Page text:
Archived Story

Writer’s conference to be held in Washington

Published 9:22pm Wednesday, December 26, 2012

It’s no secret the region thrives with artists. A walk through downtown Washington is proof — a kaleidoscope of visual art stretching from the Beaufort County Arts Council’s ongoing invitation to view Fine Arts Show winners at the Washington Civic Center to Art Tyndall’s colorful canvases hanging in his Water Street studio.
While visual artists are well represented in galleries up and down Main Street, another group of artists will be taking center stage in the coming months: the writers.
On March 2, the inaugural Pamlico Writers Conference will be held at the Washington Civic Center. It’s an all-day affair featuring panel discussions, writing workshops and lectures, a keynote speaker, all centering on the conference theme: Writing in Our Time. To cap off the event, the winners of the companion writer’s competition will be announced.
“There’s really a lot of excitement brewing,” said Joey Toler, executive director of the arts council. “There is a little bubbling literary community here. … I’ve been impressed with who they’ve been able to bring in (for the conference).”
Some may recognize one of the speakers as the author of “The Great Dismal” or “The Mystery of Beautiful Nell Cropsey;” others may recall him as the long-time pianist of the Red Clay Ramblers. University of North Carolina-Chapel Hill creative-writing professor Bland Simpson is both those things, in addition to being a recipient of the North Carolina Award in Fine Arts, the state’s highest civilian honor. Simpson will give the keynote address at the conference.
According to organizer Doris Schneider, the exposure to industry professionals will address the how to’s of the publishing world, bringing writers together and encouraging their work is a primary goal of the conference, and writing competition.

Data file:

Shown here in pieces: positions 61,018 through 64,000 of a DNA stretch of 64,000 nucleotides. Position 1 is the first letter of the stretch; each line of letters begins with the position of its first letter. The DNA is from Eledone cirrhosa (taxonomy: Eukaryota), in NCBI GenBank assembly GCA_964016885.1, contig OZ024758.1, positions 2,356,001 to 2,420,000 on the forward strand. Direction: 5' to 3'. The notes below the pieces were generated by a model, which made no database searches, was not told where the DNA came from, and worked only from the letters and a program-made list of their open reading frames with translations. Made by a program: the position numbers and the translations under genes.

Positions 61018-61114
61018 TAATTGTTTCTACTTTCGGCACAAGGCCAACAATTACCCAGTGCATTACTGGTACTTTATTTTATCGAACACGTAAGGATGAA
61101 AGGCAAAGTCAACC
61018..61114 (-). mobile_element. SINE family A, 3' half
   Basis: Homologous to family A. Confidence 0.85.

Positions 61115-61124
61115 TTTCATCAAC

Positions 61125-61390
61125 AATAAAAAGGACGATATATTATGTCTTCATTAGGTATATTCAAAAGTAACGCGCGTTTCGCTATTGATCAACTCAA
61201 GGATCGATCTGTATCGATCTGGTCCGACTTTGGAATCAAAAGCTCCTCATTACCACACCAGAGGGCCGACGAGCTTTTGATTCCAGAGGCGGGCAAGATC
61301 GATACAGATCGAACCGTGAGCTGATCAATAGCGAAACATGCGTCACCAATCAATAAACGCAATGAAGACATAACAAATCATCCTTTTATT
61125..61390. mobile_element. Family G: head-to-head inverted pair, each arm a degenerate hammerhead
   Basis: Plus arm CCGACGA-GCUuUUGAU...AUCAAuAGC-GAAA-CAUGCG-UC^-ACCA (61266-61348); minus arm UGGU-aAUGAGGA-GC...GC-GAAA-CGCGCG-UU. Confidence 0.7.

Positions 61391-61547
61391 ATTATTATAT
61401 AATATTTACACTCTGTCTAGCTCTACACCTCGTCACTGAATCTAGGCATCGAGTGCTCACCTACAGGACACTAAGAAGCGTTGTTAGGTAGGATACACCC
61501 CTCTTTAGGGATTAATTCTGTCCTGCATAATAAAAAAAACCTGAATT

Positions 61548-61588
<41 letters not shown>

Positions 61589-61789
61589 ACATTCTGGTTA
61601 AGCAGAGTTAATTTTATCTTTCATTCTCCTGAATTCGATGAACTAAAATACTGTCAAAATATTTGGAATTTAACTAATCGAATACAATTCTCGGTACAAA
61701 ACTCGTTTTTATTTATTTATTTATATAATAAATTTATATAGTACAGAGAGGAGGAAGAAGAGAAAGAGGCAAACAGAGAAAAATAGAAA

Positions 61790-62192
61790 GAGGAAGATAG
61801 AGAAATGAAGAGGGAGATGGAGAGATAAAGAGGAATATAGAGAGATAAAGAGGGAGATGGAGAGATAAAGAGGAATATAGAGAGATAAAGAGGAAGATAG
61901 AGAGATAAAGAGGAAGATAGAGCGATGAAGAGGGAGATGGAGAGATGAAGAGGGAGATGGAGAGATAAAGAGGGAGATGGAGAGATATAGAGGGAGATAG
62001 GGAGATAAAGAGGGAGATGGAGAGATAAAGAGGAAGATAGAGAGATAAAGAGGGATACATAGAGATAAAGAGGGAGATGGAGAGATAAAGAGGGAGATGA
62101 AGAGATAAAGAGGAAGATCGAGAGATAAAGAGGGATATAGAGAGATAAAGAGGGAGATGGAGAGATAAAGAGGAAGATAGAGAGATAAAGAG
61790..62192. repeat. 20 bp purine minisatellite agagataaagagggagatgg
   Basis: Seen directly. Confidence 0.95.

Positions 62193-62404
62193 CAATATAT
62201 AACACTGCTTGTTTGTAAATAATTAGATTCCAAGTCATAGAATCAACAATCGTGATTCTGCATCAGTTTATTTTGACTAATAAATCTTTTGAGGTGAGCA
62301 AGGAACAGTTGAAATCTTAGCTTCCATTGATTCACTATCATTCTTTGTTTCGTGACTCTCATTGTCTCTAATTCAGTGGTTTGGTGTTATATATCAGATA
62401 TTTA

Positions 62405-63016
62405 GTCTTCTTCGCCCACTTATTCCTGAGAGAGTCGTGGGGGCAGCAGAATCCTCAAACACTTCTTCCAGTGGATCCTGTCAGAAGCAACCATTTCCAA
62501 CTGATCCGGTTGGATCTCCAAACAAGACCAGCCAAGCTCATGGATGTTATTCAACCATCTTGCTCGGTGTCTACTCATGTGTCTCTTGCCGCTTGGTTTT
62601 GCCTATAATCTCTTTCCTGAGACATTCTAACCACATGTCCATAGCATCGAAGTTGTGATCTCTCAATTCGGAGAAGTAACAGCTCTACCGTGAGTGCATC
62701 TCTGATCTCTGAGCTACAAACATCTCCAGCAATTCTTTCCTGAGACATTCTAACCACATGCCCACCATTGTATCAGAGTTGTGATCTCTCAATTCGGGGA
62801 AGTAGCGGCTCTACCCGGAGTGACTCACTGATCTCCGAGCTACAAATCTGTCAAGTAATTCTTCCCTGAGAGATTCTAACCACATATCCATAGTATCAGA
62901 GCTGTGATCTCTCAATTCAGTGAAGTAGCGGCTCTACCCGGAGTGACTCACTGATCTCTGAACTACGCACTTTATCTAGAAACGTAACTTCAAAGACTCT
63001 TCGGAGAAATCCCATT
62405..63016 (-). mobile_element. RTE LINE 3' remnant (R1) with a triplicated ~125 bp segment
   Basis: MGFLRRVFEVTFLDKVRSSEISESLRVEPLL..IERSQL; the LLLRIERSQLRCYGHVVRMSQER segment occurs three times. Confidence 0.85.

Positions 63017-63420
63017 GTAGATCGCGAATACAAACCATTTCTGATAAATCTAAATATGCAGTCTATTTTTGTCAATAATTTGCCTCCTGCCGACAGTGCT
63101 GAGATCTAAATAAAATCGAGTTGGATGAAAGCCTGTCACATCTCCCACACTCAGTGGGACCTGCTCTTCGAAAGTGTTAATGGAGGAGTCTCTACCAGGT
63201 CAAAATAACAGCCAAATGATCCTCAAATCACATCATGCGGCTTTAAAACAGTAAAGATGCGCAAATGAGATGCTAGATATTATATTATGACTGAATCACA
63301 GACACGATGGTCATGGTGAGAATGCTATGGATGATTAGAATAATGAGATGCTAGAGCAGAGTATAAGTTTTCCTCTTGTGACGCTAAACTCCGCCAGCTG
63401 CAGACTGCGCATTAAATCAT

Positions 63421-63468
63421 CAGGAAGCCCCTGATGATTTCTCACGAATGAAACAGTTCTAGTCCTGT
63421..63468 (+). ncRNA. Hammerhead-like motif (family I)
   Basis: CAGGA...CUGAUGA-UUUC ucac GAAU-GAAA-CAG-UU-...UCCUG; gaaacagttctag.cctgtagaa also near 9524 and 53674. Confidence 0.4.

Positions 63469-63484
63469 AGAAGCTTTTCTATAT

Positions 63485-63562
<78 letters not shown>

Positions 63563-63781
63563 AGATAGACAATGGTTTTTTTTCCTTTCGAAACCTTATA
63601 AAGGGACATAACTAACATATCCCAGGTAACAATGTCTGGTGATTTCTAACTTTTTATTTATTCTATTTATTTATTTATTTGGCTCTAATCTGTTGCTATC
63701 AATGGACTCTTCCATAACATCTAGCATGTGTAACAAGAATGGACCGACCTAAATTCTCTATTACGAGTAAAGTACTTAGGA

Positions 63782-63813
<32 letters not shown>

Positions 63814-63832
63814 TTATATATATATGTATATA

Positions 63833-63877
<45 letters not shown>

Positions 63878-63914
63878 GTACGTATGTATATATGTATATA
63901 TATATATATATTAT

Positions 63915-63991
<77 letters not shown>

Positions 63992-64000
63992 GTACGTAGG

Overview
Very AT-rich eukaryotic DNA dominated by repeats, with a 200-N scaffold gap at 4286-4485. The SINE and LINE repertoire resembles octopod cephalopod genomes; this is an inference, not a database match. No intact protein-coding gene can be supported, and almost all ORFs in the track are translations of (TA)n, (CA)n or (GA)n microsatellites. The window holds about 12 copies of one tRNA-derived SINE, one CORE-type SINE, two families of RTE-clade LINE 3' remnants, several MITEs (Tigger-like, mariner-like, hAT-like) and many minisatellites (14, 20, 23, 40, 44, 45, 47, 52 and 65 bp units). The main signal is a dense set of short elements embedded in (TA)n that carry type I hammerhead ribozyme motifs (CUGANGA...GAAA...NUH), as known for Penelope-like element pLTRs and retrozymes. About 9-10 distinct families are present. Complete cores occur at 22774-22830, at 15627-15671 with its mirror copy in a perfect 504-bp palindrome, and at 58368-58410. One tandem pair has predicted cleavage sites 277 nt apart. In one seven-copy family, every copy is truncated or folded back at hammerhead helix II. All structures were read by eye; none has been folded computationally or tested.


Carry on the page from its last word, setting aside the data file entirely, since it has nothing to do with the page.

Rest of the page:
“We have so many talented people in Washington and the surrounding areas,” Schneider said. “There are a number of writers’ groups in the vicinity and they’re all pitching in and excited about this.”
Schneider’s desire to bring attention to literary organizations like Pamlico Writers’ Group, led her to approach Toler about the possibility of arts council involvement, but it was her experience at a similar conference/competition in New Bern two years ago that proved a greater inspiration.
“It was such a wonderful experience,” Schneider said. “It really encouraged me to write more. That’s what I see as the value of the competition — to get their thoughts down. Even if they don’t win, they’ll have accomplished something. It may jumpstart some writers.”
The writing competition deadline falls a month before the conference, on Feb. 1, according to Toler. Divided into four adult writing categories (prose–fiction, prose–nonfiction, prose–young adult, prose–poetry), first-place winners in each category will win $100; $50 will go to second-place finishers. A youth category will be open to high school students in Beaufort, Craven, Hyde, Martin, Pitt and Washington counties. The best entry in the youth category will be awarded a $500 scholarship, Toler said.
“We have really reached out and made personal contact with the superintendents, with individual school principals and county curriculum developers to make sure they know about (the competition),” Toler said.
The competition is open to the public and a fee of $10 for each entry is required, excepting those from high-school students.
Schneider believes between writing groups’ membership rosters, students/fans of the conference speakers and the buzz of local interest, this first conference will be well attended, regardless. And the word is out.
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